Sept. 8, 2016

FSAD to host Helen Storey as its first designer-in-residence

Helen Storey
John Ross/Provided
British fashion designer Helen Storey is on campus Sept. 12-24 as the Department of Fiber Science and Apparel Design's first designer-in-residence.

Groundbreaking British fashion designer Helen Storey is coming to Cornell for two weeks this month, hosted by the Department of Fiber Science & Apparel Design (FSAD) as its first-ever designer-in-residence.

On campus Sept. 12-24, she will interact with FSAD students and faculty, give guest lectures in classes, provide advice and critique student work, and exhibit some of her own creative work. Storey will also give a public lecture, “Inventing a Life: A Journey Between Fashion and Science,” Sept. 21 at 4:45 p.m. in G71 Martha Van Rensselaer Hall.

Jintu Fan, professor and chair of FSAD, invited Storey to Cornell and said he considers her “an example of what an outstanding designer could be.”

The residency aims “to create an environment for the exchange of ideas that is forward-thinking and creative,” Fan said. “That’s why I thought of Helen Storey – she’s very creative and has some radical ideas. She had a collection taking inspiration from embryonic forms of life, and creates fashionable dresses that break down airborne pollutants. It’s potentially eye-opening for our students.”

Denise Green, assistant professor of FSAD, worked with Storey to organize an exhibition of garments and films about the designer’s work, “Feeling My Way,” on display Sept. 14-23 in the College of Human Ecology’s Jill Stuart Gallery, with an opening reception Sept. 14 at 3:30 p.m.

“She’s using new technologies and experimentation to create work right at the forefront of fashion and science,” Green said. “It’s both conceptual and quite practical as well … Her design process involves thinking about the whole life cycle.”

Sustainability and materials science – as well as such environmental and human challenges as climate change, migration and scarcity of water – are among Storey’s varied interests. A recent project, “Dress for Our Time,” features data on human displacement projected onto a dress made from a United Nations refugee tent.

“Over the years I’ve realized that a designer can do many things. They can make stuff, but they can also broker relationships that are supposed to happen,” Storey said recently from London.

The exhibition includes “dresses that dissolve and disappear, dresses that purify air, and the latest work with the United Nations and refugees in Jordan,” she said. “I tried to pick projects and materials that span across time, the different eras from when I went into the fashion business to what I’m working on today. I’ve been working in a cross-disciplinary way for about 20 years.”

Storey and chemist Tony Ryan, her longtime collaborator and the Mary Upson Visiting Lecturer in Materials Science and Engineering, will present “When Art Met Science,” Sept. 12 at 4:30 p.m. in B11 Kimball Hall.

Her projects with Ryan have included Catalytic Clothing, garments and textiles using photocatalysts to improve air quality; and Wonderland, exploring new alternatives to plastic and more eco-friendly materials for consumer products. Primitive Streak, developed with her sister, biologist Kate Storey, is a clothing collection explaining the first 1,000 hours of human life. Storey also cofounded Free Radicals, a collective researching and creating new products and ideas to solve challenges facing the planet and mankind.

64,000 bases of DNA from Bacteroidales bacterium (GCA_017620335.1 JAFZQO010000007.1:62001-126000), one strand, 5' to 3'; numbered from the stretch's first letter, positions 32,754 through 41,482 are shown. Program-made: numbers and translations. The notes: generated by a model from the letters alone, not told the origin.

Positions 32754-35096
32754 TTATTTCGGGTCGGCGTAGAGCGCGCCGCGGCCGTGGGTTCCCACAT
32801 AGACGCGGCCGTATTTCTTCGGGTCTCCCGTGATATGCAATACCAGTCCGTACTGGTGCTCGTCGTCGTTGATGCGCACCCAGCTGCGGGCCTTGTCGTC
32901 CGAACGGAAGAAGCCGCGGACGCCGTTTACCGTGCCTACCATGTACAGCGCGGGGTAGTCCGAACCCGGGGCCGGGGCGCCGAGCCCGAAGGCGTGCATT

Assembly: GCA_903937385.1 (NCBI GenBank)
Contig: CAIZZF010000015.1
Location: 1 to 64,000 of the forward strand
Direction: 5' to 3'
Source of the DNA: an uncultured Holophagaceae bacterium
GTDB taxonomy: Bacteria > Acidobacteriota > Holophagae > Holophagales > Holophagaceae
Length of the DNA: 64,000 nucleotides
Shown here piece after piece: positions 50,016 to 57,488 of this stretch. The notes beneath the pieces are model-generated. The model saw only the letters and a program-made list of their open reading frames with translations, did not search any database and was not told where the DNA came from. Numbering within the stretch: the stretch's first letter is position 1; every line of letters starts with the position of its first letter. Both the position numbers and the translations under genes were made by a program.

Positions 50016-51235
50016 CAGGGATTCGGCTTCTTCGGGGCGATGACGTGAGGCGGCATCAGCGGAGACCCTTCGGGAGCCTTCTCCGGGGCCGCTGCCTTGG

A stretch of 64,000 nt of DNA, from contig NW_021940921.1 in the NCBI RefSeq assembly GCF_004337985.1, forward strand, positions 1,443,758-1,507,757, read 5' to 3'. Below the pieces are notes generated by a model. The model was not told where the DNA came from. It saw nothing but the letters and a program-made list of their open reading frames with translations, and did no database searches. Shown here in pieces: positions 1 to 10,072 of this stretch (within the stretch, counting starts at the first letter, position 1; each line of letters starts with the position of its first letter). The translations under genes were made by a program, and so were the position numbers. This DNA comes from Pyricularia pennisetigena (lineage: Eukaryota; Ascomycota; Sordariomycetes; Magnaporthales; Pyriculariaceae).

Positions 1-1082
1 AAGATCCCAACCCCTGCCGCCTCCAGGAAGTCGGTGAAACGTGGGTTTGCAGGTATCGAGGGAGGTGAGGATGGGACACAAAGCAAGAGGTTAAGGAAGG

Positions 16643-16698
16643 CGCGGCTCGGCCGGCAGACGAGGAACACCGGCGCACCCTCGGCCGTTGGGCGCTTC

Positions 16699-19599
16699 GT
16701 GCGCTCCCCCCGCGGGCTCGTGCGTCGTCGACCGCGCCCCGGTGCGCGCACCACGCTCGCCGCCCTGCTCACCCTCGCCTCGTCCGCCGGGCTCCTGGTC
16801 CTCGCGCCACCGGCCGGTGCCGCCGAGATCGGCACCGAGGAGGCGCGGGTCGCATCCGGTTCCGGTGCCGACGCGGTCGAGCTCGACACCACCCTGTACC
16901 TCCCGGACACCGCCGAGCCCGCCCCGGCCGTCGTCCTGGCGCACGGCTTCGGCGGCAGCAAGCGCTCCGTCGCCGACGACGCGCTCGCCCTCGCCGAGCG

Mannequin in red dress
Shaun Bloodworth/Provided
The Red Planet Dress, using nanotechnology to purify the air, will be displayed in the Human Ecology Building. Storey's innovative design work integrates science and creative fashion to address global challenges.

Storey trained at Valentino and Lancetti in Rome for two years before starting her own fashion label in 1984, earning design innovation honors and nominations for British Designer of the Year in 1990 and 1991. Combining art, science and fashion since the 1990s, she established the nonprofit Helen Storey Foundation in 1999. Her “Dress of Glass & Flame,” highlighting climate change, was exhibited at the 2013 Venice Biennale.

“I started in traditional 1980s fashion, dressing people like Prince and Madonna,” she said. “Having learned so much in that period, I’ve put a lot more into what the world is asking us for.”

She has been a professor of fashion and science at University of the Arts London and its London College of Fashion since 2009.

“My teaching role is unusual,” she said. “I don’t stand in front of a class and lecture, as such, but I invite students to join in the creation of something as I am creating it. That’s the bit that I enjoy and they enjoy. It keeps me on my toes, and I get to see what the next generation is thinking and feeling and give them real-world situations where they can test out their thinking and their practice early.”

Storey’s appointment extends throughout the 2016-17 academic year, during which she will remain in contact with FSAD faculty and students.

“I’m excited to see what she brings, and how students engage with her work – and how they’re inspired as well,” Green said. “She’s got a lot of curiosity, and one of the greatest things to see in our students is that sense of curiosity.”